Painting these meadow paintings is giving me lots of practice and plenty of room to try stuff. I am learning that holding that long brush by the last end of the handle makes better brushwork. I am also beginning to consciously make an effort to make it all different . . .lots of variation. I know there are some who would argue that, but I sure am not informed about it.
So, here’s your chance, oil painters. Tell me bout it, if you can. I can’t say I am mystified, but I am not far from it.

Painting Wetlands

“Elkhorn Morn”
oil on canvas panel, 12 x 16 inches
Here is another of the painting binge I have been on. Elkhorn Slough . . . .wetlands on the Monterey Bay in California. Just pull the car over and start painting! So much goes on here . . .wildlife everywhere of all kinds . . .birds, seals, sea otters, deer, . . . .and a few people.

As you can see, there is much to paint! Shapes, reflections, textures, shadows, lines . . . more experience to rack up (brush mileage). This was a wonderful day!

Walnut Tunnel

“Walnut Ave. Dappling”
oil on stretched canvas, 20 x 30 inches
SOLD
After three plein air sessions at Walnut Ave, it was time to do a large piece . . . .wellll . . . . . . . .let’s just say larger. By comparison, this piece is huge. But not as huge as a five footer.

This was another test for me . . . . A test to remain spontaneous and loose. My tendency is to get tight with my work, but I adore the looseness of both oil and watercolor as it enlists the viewer to employ the imagination.

The textures of the trees, the warm to cool transition, as the viewer goes down the ‘tunnel’ and all the color and edge variations in the shadows are the three things I had really concentrate on the entire time I was painting. It may seem silly, but I needed to take an athletic stance in front of the canvas and hold that long brush all the way at the end of the wooden handle. This painting was painted from my ankles up . . . .moving my entire body to lay in the strokes, sometimes. By the end of a six hour session, I was exhausted physically . . . . .but pleased with the outcome.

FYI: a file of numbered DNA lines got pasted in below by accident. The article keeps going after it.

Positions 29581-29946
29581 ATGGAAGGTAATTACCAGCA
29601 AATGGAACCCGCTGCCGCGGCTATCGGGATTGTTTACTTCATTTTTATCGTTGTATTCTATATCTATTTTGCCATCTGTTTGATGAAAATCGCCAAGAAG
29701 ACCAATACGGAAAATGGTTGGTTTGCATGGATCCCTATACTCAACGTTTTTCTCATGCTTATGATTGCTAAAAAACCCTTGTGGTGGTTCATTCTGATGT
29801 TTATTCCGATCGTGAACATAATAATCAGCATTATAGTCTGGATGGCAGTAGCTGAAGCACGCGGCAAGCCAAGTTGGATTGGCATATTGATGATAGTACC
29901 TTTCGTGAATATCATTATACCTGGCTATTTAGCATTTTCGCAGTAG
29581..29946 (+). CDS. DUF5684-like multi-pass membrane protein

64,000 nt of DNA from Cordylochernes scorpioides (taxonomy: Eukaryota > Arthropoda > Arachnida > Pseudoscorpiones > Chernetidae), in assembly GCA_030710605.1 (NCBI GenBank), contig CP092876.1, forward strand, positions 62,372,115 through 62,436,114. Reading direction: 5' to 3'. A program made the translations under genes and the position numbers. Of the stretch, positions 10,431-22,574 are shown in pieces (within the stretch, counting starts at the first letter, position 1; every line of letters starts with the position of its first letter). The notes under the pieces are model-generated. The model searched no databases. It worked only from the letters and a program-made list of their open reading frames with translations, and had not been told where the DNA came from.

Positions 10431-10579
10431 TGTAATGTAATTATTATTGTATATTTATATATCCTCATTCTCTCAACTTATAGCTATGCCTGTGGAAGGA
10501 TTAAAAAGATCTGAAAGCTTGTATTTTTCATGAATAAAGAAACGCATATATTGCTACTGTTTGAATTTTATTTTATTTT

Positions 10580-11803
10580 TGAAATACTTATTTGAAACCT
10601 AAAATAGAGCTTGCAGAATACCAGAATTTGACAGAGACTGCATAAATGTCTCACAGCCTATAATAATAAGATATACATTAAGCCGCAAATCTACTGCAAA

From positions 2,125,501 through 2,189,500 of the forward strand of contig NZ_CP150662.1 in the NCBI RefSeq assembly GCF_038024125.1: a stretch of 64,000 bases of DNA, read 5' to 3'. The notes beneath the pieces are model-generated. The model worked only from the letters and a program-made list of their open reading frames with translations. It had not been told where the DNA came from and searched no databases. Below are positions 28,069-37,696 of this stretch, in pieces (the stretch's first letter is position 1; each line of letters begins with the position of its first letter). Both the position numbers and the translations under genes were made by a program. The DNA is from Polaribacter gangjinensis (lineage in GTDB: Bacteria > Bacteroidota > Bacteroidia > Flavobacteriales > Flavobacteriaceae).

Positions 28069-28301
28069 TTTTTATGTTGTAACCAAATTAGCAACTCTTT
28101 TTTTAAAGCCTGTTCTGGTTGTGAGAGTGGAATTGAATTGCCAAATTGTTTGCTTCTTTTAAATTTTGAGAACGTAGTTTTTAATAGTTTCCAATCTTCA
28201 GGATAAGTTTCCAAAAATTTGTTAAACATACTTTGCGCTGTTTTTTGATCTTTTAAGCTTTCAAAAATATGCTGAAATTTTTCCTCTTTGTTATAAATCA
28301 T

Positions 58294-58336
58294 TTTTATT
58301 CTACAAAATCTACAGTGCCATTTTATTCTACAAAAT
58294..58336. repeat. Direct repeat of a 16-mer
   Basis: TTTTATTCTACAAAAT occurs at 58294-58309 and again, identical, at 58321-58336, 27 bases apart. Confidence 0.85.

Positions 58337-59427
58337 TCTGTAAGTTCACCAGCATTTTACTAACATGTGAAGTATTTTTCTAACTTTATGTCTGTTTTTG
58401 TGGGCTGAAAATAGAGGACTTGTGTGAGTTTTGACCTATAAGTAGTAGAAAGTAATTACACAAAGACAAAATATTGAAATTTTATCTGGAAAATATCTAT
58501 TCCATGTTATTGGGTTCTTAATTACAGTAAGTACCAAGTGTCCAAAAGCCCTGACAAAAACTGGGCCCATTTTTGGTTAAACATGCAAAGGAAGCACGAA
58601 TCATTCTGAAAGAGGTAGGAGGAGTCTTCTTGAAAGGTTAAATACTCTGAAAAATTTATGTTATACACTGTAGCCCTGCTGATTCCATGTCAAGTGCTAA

A few days later, what needed work was quite apparent. I attacked those areas with the same mental attitude of *suggesting* and *Implying* rather than explicit explanation.

After this painting was finished, I began to think I might be catching on to oil painting.

Scratching the Itch

Photo 1.
Photo 2.

Photo 3.

Photo 4.

Photo 5.

Photo 6.

“Noon at Walnut Ave.”
oil on canvas panel, 12 x 16 inches

On my third painting trip to Walnut Ave, I saw for the first time!

You think that’s silly? I walked this street at noon almost daily all the while I was in high school! I drive through the street often. My mom lives nearby. I take guests down that street to see it. On my third painting trip, I suddenly saw it differently . . .and made a huge realization. I saw big, amorphous, individual shapes in the canopy of trees over the street. Wow!!

So, here is a progress documentary of how this painting developed . . . .The decision was made to double the painting size, affording more room to express shape, color and texture.

Photo 1. First, the space division problem from yesterday had to be resolved. The sketch was roughed in using transparent oxide red. This is where I spotted the individual shapes in the canopy. Thin color washes were thrown in using a lot of mineral spirits so to set up a progression from warms to cools to the end of the ‘tunnel.’

Photo 2. Continuing with the thin washes I get excited at the progression of yellow greens to grayed blues down the tunnel. I am becoming aware of another possible space division issue with the band of white light on the street surface across the width of the painting. What to do?

Photo 3. A few warm spots, such as the stop sign and a few points toward the end of the tunnel are put in and a few suggested darks are placed into the under side of the canopy. The warm red tones are such a contrast to the green that they act as parenthesis around the white shape at the end of the tunnel, the center of interest. Perfect! I am getting more excited, but the space division issue needs to be resolved soon.

Photo 4. Now the thicker paint layers are put into the greens and other places. Am conscious of the strokes and their direction as each is placed. They help define the light. A false start with the wrong tone is placed into the foreground shadow . . .it is too dark and too warm . . . .but that sets up the hint of what to do with the space division challenge.